Engineered Equality


A society with a corrupt government persuading its citizens to target a smaller group of citizens for being different and perceived as a threat to the public at large. Realistically, we don’t have to imagine this as dystopian fiction, but I’ll not drag us down that avenue. Dainel Sweren-Becker’s The Ones depicts just such a society and those who are fighting against the corruption.

Cody has believed that she’s a One all of her life. A child who was genetically engineered to have certain advantages based on a lottery. As the nation passes the Equality Act in an effort to help level the playing field for ordinary citizens who feel unfairly discriminated against, Cody and her boyfriend James learn that she’s not actually a One, shattering both their perceptions of who she is. Despite this new truth, Cody still feels compelled to fight for the Ones to have their equal rights that the Act is actively working to take away.

I’m typically a fan of dystopian fiction, but as the genre has reached a saturation point this story didn’t quite take its concept into a place that is all that new, which I found a tad disappointing–particularly as it sets up a needless “love triangle” (for lack of a better term for it) to be dragged out throughout the rest of the story arc. The story moves quickly, was enjoyable to read, and it sets itself up to have subsequent installments to more thoroughly explore this concept. There are plenty of parallels that can be drawn to various points in our history, both recent past and (very sadly) current,  and how groups of people have been atrociously treated, making the narrative resonate easily with many different types of readers.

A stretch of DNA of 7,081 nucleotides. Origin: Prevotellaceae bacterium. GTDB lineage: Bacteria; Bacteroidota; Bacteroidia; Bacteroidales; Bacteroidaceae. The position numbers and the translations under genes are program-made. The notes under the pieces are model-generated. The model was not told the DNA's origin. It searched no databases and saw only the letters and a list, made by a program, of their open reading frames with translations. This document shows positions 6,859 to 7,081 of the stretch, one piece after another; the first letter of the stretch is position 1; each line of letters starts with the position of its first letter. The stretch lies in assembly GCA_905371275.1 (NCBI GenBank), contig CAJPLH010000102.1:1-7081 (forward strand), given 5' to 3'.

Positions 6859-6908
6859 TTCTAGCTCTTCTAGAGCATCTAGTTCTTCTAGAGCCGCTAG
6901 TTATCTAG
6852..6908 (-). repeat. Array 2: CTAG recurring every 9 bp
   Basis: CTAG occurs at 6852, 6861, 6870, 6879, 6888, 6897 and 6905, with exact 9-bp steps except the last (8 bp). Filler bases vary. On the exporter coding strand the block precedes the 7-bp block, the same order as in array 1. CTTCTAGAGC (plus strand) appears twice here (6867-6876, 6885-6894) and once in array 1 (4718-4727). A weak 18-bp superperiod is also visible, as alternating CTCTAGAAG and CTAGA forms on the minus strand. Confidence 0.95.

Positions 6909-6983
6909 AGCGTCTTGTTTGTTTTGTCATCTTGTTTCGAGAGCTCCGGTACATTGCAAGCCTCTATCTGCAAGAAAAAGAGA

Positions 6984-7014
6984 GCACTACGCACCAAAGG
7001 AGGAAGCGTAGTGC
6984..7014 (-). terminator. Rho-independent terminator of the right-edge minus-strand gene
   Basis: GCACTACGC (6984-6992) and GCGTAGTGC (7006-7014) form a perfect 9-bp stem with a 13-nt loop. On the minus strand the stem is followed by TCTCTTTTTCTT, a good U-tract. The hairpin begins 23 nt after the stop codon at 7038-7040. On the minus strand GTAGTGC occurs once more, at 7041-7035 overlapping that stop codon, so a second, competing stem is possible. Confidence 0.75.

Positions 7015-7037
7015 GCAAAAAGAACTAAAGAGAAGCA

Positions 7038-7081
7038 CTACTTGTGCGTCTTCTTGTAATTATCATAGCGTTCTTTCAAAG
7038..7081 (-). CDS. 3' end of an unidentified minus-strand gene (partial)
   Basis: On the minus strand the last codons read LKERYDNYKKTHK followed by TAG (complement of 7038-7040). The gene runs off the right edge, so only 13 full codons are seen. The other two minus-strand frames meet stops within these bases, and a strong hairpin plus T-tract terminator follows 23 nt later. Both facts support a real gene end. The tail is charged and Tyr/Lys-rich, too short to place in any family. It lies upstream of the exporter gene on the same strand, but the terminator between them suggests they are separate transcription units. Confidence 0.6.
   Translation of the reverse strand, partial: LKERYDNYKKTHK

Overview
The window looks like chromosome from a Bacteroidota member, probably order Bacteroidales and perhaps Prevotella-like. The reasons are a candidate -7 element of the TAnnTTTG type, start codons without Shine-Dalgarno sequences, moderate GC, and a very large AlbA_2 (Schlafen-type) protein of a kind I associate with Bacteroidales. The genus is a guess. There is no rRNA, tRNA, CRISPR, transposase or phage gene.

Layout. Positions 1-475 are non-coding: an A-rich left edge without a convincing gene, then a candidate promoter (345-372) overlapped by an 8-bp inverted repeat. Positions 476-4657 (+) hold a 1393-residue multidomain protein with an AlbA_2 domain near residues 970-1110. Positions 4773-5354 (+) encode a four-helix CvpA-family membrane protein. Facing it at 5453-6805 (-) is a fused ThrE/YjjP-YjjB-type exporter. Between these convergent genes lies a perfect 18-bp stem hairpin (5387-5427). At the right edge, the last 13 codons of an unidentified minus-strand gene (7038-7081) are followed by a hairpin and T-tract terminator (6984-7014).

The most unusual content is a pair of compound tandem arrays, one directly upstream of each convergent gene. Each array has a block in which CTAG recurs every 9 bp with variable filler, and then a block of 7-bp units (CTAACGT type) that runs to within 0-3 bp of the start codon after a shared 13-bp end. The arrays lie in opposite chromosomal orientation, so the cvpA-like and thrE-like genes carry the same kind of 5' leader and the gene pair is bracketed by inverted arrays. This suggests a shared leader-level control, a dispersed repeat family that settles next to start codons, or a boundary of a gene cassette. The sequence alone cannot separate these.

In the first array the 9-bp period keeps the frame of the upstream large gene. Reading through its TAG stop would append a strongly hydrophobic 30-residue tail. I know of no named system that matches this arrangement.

Overall, I’d give it a 3.5 out of 5 stars.


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